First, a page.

El Vino: Is a search for the exotic worth it?
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Wine expert Richard Meadows explores the alternative to the same old, same old.
Have you ever wondered why all the grapes from Chile, Argentina, Australia and the USA are the same as the ones from France, Italy and Spain?
Is there life beyond the immigrant Cabernets, Chardonnays, Sauvignons and Pinot Noirs?
All wine we drink on a daily basis comes from one species of vine, Vitis Vinifera. This is native to Europe, northern Africa and as far east as Iran, and as such is completely intertwined with the history of wine here. It produces fruit perfect for fermentation and wines that are considered extremely palatable.
As the explorers, traders, invaders and missionaries spread out from Europe, they took their vines with them. In 1652, the Dutch East India Company planted the first vines in South Africa.
The Spanish Conquistadors and Jesuit missionaries brought vines for communion wine to Chile and Argentina in the mid-1500s.
In Australia, the governors of the penal colonies and other settlers first brought vines with them in the late-1700s.
In New Zealand, a Brit, James Busby, planted vines in 1836 to supply the local soldiers, closely followed by more French missionaries.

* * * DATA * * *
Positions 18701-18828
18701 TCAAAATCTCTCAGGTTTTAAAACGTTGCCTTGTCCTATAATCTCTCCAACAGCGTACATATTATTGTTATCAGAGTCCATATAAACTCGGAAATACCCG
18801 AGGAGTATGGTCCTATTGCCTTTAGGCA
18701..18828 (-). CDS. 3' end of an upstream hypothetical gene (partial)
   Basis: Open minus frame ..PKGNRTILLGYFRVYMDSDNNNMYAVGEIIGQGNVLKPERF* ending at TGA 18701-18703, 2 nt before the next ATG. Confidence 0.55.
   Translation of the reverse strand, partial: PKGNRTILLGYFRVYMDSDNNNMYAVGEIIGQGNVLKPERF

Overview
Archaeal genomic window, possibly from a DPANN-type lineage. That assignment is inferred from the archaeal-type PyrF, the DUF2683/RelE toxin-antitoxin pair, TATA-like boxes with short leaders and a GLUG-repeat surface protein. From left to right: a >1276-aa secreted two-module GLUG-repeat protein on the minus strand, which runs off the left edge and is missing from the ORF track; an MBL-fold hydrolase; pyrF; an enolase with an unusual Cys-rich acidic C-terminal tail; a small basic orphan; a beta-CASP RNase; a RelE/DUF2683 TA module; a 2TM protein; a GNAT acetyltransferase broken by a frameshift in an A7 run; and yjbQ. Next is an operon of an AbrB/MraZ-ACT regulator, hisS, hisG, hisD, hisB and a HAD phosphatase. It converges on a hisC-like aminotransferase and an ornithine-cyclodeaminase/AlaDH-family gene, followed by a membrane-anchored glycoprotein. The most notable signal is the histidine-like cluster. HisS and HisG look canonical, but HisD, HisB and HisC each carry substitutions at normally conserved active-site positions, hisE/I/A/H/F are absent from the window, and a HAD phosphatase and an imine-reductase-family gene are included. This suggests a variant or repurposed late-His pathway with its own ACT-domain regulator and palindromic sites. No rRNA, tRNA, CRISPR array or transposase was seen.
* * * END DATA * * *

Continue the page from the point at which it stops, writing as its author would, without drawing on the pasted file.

Most intriguing here, is the history of wine in the USA. The Vikings called it “Vinland” because of the sheer number of native vines they found, and in the 1560s the Huguenot settlers made their first wine from a local grape with the glorious name of Scuppernong. Why don’t we quaff gallons of this stuff, you ask? Well, the species of vine this belongs to is Vitis Labrusca, and as those poor settlers discovered, it produces wines that tastes weird to European palates, with flavours described as “foxy” ie a sweet, musky, earthy aroma. The clamour for the familiar flavours of home won the day.
Did the native population make wine?
There’s surprisingly little evidence for the tribes sitting down for a cheeky glass of Scuppernong to wash down a slow-roasted buffalo wing.
Alcohol was produced from grains and various berries, fruits and honey, but more for religious and ceremonial purposes rather than social.
There’s some evidence to suggest Argentina’s three types of Torrontes are somehow distinct from their European cousins, and jumping over to Japan, the Koshu white grape shares little DNA with European vines, but could be a cross between Vitis Vinifera and a wild Chinese vine, and tastes pretty citrussy and fresh.
To finish off, let me tell you about a US indigenous variety called Mustang which according to a local description is “bitter and highly acidic”. It has apparently been used to make Mustang wine since before the US Civil War but I’m going to stick to a safe glass of Vitis Vinifera tonight!